The Founding of On

  • The idea for On originated in 2009 with Olivier, a Duathlon world champion triathlete.
  • Olivier created a prototype running shoe with rubber pieces from a garden hose.
  • The co-founders recognized the potential for innovation in running shoes.

"You know, it was actually 2009 and the rainy morning when Olivier, my co-founder and Duathlon world champion triathlete, he said, hey, I have this amazing idea of a new running shoe."

This quote marks the inception of On's idea, crediting co-founder Olivier with the initial concept for a new type of running shoe.

The Prototype Shoe and Its Sensation

  • The prototype shoe offered a unique combination of cushioning and responsiveness.
  • The hollow elements in the shoe provided a novel running experience.
  • The founders drew parallels between the shoe's innovation and past experiences with suspension bikes and carving skis.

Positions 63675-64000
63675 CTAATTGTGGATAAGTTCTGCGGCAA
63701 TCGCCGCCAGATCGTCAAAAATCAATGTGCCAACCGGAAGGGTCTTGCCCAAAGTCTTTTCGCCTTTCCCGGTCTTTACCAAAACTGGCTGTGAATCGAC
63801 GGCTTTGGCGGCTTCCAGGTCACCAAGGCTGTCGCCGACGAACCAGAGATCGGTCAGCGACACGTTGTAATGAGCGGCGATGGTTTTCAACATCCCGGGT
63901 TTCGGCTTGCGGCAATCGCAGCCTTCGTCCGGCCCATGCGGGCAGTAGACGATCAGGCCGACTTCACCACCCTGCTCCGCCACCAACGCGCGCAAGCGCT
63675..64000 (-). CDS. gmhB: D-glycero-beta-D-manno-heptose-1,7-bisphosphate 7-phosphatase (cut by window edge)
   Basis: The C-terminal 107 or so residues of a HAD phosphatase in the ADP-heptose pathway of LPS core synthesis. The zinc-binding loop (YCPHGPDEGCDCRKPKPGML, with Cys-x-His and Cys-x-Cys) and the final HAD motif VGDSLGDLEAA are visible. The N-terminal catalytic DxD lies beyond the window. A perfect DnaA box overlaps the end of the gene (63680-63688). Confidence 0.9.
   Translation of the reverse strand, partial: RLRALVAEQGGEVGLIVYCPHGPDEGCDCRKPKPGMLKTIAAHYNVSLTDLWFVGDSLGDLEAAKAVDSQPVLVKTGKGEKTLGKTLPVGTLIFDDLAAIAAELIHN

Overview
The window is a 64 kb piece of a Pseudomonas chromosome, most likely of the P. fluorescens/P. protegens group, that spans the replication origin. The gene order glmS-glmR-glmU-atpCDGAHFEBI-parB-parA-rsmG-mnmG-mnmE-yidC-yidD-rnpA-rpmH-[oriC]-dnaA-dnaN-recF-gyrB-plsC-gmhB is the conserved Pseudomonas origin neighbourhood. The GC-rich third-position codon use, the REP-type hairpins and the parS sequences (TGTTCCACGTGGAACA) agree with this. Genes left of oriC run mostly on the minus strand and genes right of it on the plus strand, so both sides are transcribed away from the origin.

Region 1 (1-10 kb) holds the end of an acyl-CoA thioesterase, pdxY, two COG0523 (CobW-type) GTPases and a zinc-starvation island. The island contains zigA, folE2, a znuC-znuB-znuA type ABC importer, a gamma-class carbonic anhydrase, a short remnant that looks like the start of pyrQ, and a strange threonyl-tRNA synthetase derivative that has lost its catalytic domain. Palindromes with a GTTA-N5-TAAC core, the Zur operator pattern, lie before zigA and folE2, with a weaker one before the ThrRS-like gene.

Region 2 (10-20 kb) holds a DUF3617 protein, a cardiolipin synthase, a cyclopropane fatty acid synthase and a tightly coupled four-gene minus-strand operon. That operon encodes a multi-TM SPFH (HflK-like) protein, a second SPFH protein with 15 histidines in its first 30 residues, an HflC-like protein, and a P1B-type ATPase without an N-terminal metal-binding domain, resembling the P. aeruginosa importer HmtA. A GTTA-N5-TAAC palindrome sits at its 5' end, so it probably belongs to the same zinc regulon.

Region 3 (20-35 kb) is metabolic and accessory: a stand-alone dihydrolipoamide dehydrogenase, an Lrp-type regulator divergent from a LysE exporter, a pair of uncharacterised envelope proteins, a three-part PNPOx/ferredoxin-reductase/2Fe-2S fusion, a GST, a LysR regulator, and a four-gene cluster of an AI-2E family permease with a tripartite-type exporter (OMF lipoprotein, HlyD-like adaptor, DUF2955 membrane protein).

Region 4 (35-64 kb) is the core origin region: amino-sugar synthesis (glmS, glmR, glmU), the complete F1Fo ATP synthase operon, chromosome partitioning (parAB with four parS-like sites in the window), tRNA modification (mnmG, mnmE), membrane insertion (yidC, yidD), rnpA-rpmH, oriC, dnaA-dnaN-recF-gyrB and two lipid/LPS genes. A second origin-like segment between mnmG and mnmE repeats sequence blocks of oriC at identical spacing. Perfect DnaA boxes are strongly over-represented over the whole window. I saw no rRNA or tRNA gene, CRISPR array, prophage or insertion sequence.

"And what these hollow elements do is they give you a lot of cushioning when you land, but then they fully compress and they give you this flat surface so that you can push off with all your energy."

The quote explains the functionality of the prototype shoe's design, detailing how the hollow elements create a distinctive sensation that blends soft landing with an explosive push-off, which was a breakthrough for the founders.

Development and Testing of the First Shoe

  • The co-founders engaged in exploratory phases, testing the shoe with athletes and retailers.
  • David Allemann traveled to Asia to learn about shoe manufacturing.
  • The prototype faced initial skepticism due to its complex design.

"That was a little bit messy at first because we were full in exploration stage, and so we weren't sure about it yet."

This quote reflects the uncertainty and exploratory nature of the early stages of product development, where the founders were still gaining confidence in their innovation.

Overcoming Manufacturing Challenges

  • Allemann had to convince factory workers that the shoe's unique design was feasible.
  • The prototype replicated the 'aha' moment experienced by the founders, convincing others of its potential.
  • The shoe won an innovation award and garnered attention from a marathon world champion.

"So first I had to convince them that it's possible to build tooling like that."